Did you know that moving around is the best thing you can do for your health? The health benefits of exercise and regular physical activity are widely documented.
Maybe you are not used to exercising. Maybe you have not done it in a while. You might have many questions! Let’s get to our lesson. We will discuss the What, Why, Where and How’s of Exercise.
General recommendations for exercise.
The Physical Activity Guidelines for Americans1 recommend that to obtain significant health benefits, adults should exercise at least:
- 150 minutes a week for moderate exercise OR
- at least 75 minutes a week for vigorous aerobic exercise (cardio) OR
- a combination of both.
- Also, muscle strengthening exercises for the major muscle groups are recommended to be done at least twice a week. The major muscle groups are the: legs, hips, back, abdomen, chest, shoulders and arms.
What is moderate exercise? You can talk, but not sing during exercise. For example: brisk walking or dancing
What is vigorous exercise? You can’t say more than a few words during exercise. For example: running and swimming (please don’t try to talk during swimming!).
Here, we will be focusing on recommendations for relatively healthy adults.
Older adults should work with their balance as part of their exercise program. Patients with chronic medical conditions should be under their doctor’s supervision and work as tolerated, but should avoid being inactive.
But what do all of those recommendations mean?
Let’s do an example with walking used as moderate exercise. An exercise plan would look like this:
- Walking three days a week, 50 minutes each time. (That would be a total of 150 minutes a week).
- Walking five days a week, 30 minutes each time. (Also a total of 150 minutes a week).
For vigorous exercise an exercise plan would look like this:
- Running three days a week, 25 minutes each time. (Total of 75 minutes a week.)
Besides that, a program for muscle strengthening exercises should be done twice a week. These could be done the same day the cardio is done. Or, it could be done on alternate days.
So, for a person who does walking three times a week and then, intercalates the weight training twice a week; this person will be exercising 5 days a week.
Exercise does not have to be only walking or running.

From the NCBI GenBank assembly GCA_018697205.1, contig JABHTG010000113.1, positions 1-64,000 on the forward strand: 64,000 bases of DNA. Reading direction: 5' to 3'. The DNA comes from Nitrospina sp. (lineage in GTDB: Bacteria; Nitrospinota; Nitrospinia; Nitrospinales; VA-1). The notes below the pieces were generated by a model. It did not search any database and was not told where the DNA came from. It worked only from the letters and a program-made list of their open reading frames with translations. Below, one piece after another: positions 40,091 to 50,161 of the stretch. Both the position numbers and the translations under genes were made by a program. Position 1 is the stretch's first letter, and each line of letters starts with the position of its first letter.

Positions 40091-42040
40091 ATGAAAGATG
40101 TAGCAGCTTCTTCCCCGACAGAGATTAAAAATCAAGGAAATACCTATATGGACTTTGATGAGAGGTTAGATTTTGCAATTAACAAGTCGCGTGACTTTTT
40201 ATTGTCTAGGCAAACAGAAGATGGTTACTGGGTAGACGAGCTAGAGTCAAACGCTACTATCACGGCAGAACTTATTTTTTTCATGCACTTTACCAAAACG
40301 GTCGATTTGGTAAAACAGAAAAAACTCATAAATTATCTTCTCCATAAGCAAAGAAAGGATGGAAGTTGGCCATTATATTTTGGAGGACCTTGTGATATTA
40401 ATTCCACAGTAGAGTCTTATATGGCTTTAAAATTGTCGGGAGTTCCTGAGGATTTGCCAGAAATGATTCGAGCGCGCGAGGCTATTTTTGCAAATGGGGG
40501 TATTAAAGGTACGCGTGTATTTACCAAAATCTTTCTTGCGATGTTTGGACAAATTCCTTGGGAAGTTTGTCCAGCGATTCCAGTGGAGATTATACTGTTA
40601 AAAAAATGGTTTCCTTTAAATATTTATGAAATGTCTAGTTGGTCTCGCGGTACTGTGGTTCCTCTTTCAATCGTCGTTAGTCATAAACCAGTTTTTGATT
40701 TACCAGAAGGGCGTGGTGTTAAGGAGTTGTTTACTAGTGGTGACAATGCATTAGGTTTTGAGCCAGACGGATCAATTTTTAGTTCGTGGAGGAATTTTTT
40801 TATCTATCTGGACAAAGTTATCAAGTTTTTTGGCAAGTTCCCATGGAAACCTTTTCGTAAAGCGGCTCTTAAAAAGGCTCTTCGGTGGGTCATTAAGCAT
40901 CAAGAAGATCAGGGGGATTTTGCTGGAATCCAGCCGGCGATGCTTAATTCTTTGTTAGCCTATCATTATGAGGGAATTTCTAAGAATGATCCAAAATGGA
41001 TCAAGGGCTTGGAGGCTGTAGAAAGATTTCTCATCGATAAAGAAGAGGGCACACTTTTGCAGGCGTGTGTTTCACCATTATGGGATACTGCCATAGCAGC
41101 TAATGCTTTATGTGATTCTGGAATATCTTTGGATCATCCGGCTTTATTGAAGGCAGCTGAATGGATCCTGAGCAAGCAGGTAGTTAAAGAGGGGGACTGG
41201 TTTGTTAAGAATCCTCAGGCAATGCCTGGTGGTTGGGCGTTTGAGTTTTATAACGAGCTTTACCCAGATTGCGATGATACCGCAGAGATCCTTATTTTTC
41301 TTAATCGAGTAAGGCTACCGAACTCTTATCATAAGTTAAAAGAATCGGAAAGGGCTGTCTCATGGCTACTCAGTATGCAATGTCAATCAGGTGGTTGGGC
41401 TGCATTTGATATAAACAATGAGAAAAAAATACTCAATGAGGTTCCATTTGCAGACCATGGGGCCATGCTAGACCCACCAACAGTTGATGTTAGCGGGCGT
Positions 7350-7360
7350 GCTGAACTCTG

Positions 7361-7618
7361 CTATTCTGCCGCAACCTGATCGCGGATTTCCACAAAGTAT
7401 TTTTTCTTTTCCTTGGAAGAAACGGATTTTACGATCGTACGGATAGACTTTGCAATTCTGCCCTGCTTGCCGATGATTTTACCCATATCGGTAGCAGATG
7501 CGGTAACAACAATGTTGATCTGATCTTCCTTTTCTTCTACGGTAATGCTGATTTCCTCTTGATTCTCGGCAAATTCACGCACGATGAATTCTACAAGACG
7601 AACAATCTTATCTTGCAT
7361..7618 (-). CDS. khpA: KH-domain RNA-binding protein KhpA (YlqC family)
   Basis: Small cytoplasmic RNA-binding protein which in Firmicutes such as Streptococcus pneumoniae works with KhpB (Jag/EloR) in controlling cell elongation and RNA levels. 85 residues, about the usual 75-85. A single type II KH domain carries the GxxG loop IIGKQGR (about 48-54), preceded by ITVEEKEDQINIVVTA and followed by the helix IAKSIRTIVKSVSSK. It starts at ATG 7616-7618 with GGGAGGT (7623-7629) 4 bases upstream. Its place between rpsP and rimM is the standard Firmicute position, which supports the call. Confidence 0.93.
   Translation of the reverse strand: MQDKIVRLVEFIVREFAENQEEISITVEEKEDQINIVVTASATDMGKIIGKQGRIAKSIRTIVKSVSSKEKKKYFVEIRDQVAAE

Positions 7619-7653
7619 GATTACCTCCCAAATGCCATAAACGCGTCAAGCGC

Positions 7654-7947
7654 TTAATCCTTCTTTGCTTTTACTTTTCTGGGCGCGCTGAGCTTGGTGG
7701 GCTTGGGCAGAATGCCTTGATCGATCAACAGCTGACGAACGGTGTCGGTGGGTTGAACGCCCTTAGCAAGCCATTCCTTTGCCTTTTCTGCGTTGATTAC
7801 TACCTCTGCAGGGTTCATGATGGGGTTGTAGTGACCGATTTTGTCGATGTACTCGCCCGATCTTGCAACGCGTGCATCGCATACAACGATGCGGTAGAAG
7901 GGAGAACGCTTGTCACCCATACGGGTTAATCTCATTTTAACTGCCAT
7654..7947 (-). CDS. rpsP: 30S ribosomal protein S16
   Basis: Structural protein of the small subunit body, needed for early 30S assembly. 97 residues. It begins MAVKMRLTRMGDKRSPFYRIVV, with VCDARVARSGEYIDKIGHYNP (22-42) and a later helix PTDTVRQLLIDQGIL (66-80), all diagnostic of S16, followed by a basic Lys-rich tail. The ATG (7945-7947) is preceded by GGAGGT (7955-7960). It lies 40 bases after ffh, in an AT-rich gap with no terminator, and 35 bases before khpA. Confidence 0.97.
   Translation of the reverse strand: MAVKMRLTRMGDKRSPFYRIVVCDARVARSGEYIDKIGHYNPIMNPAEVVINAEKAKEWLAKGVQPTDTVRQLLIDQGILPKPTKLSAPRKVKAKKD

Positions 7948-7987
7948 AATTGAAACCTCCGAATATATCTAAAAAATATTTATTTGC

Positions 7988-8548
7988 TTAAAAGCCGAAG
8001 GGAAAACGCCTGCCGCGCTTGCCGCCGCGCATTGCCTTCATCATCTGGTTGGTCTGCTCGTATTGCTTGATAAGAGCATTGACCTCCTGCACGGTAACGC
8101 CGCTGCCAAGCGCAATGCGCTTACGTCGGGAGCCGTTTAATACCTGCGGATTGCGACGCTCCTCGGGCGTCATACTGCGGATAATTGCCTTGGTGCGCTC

Some other examples of exercise include: jogging, hiking, water aerobics, aerobic exercise classes, bicycle riding (stationary or outdoors), jumping rope, kayaking, sports like tennis, soccer, basketball. For some people, even doing some yard work, may count as exercise.
Why exercise? Because it has many benefits.
Those benefits include:
Feeling better! Exercise may help your mood and may help you feel more energetic. Exercise is known to reduce anxiety and risk of depression. You might even notice that you are looking better.
It will be easier to do your daily activities (for example, climbing stairs or doing the yard).
Better overall health. Health benefits from exercise include:
Exercise lowers blood pressure.
Exercise lowers the risk of heart problems, diabetes, some cancers and stroke.
It helps improve bone health.
Exercise may help with mental processing and memory. It helps reduce the risk of dementia (including Alzheimers).
Exercise boosts the immune system (the one that helps you fight infections) and helps decrease inflammation2.
Working out and weight loss
Even if you don’t lose weight, you can have health benefits from increased physical activity. The more active you are, the greater will be the overall benefits.
Since losing weight is one of those known benefits of exercise that motivates many people to go and work out; let’s consider this subject in a little more detail.
If losing weight is the goal of exercise, many people will need more than the recommended 150 minutes of moderate activity a week just to maintain their weight. That means, people who want to lose a significant amount of weight or keep that weight off, may need more than 300 minutes of moderate exercise a week to reach those goals.
That means: the recommendations given at the beginning of this article are given to achieve general health benefits. If you want to lose weight, walk the extra mile. Also remember to work on your diet. Do not get discouraged by weight fluctuations. Be happy that you are being more active, because that means you are working in your well-being and closer to your goal.
Working out and Pain
If you are having any back pain, knee pain or any type of pain that might be interfering with your mobility and function, you might need a physiatrist evaluation.